In this chapter, we presented a review work on the recent progress of PhC-based gas sensing research in the mid-infrared range. Various material structures including using porous silicon structure, photonic crystal waveguides, and hollow-core photonic crystal fibers, as well as both optical and electrical detection methods, have been thoroughly discussed. As mentioned, porous silicon structure enhanced sensing device achieved the highest sensitivity to detect NO2 at 1 ppm concentration level through measuring the conductance changes. But this method is restricted to a limited range of gases, and is unable to detect nonpolar gases such as CO, CH4, and alcohols. The other issue can be related to electrical components which are necessary for this method. These electrical components increase the risk of electrical discharge and augment the risk of explosion. Moreover, the electrical noises can strongly affect this kind of sensors. For the holey PCW, the sensor unit can deliver the measurement of Triethyl phosphate (TEP) with the concentration of 10 ppm. The small size (800 μm) of this PCW offers a great advantage which can potentially lead to the realization of SWaP sensors. The main drawback of this kind of sensors is that they are so sensitive to small fluctuation in the hole diameter. Thus, the fabrication process for this kind of sensors might be difficult and time-consuming. However, the high energy overlap with gases within the holey PCWs, and its high power in slowing light and its small size make this sensor one of the best candidates for gas sensing applications. While, compared to the PCW, the PBF shows more electrical overlap with gases and lower propagation loss. Generally speaking, the development of PhC-based mid-infrared gas sensing research is still in its early stage and not ready for commercialization. However, considering the strong demands from IoT infrastructure for modern sensor units with combined SWaP-C features, it is anticipated that the progress in the PhC-based mid-infrared gas sensing area will develop much faster in the coming years, and some of the discussed technical approaches could eventually advance to a practical level and make a significant impact to our daily life.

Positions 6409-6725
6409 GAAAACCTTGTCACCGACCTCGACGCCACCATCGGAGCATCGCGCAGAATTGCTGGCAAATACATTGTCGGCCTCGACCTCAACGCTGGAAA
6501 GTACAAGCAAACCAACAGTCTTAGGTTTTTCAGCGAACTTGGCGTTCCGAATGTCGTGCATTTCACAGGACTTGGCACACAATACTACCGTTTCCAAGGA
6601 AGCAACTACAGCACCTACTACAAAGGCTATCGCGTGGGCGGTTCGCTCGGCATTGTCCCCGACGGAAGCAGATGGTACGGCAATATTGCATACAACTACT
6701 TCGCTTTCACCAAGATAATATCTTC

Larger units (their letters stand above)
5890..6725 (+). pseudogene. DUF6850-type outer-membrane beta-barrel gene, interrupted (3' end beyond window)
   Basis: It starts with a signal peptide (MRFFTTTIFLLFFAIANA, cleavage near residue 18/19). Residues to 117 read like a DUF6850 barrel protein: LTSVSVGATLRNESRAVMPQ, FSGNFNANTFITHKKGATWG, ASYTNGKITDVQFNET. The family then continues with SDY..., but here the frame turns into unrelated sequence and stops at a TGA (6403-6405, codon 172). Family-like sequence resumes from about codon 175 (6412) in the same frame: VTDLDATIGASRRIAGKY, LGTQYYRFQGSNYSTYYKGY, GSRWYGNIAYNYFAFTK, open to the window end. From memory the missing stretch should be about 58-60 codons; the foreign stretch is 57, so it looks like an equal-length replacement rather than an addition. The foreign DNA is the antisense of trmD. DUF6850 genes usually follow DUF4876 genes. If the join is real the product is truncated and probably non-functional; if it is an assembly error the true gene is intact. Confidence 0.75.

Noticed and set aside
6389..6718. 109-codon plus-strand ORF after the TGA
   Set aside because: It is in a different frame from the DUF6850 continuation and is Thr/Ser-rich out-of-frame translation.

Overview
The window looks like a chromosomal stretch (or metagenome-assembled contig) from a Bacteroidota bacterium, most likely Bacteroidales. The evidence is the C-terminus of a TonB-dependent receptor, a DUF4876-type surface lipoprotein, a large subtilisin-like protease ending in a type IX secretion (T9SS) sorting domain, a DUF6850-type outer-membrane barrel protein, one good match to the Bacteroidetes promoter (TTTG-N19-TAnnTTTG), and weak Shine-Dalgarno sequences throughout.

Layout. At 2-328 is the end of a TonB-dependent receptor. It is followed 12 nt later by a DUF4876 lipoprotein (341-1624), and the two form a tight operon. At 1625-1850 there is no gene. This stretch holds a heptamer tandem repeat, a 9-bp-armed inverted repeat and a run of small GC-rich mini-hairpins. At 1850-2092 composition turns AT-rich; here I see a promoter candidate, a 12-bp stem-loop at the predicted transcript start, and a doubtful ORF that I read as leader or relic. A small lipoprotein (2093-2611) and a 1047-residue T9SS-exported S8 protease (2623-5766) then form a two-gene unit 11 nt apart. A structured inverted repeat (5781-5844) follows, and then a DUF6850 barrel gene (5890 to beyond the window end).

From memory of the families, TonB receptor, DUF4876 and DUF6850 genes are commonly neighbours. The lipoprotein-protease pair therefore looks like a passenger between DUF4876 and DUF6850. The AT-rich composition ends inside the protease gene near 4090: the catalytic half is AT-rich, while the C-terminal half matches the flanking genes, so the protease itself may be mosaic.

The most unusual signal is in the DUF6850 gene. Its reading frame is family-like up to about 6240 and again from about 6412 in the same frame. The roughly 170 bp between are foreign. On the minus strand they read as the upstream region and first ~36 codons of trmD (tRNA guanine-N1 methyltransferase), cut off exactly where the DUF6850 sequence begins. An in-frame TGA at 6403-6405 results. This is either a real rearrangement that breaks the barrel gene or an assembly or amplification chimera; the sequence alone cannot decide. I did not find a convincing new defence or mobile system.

© 2018 The Author(s). Licensee IntechOpen. This chapter is distributed under the terms of the Creative Commons Attribution 3.0 License, which permits unrestricted use, distribution, and reproduction in any medium, provided the original work is properly cited.

How to cite and reference

Link to this chapter Copy to clipboard

Cite this chapter Copy to clipboard

Tahere Hemati and Binbin Weng (November 5th 2018). The Mid-Infrared Photonic Crystals for Gas Sensing Applications, Photonic Crystals - A Glimpse of the Current Research Trends, Pankaj Kumar Choudhury, IntechOpen, DOI: 10.5772/intechopen.80042. Available from:

chapter statistics

386total chapter downloads

More statistics for editors and authors

Login to your personal dashboard for more detailed statistics on your publications.

Access personal reporting

Related Content

This Book

Next chapter

Modelling of Photonic Crystal (PhC) Cavities: Theory and Applications

By Ahmad Rifqi Md Zain and Richard M. De La Rue

Related Book

First chapter

Introductory Chapter: A Revisit to Optical Amplifiers

By Pankaj Kumar Choudhury

We are IntechOpen, the world's leading publisher of Open Access books. Built by scientists, for scientists. Our readership spans scientists, professors, researchers, librarians, and students, as well as business professionals. We share our knowledge and peer-reveiwed research papers with libraries, scientific and engineering societies, and also work with corporate R&D departments and government entities.

More About Us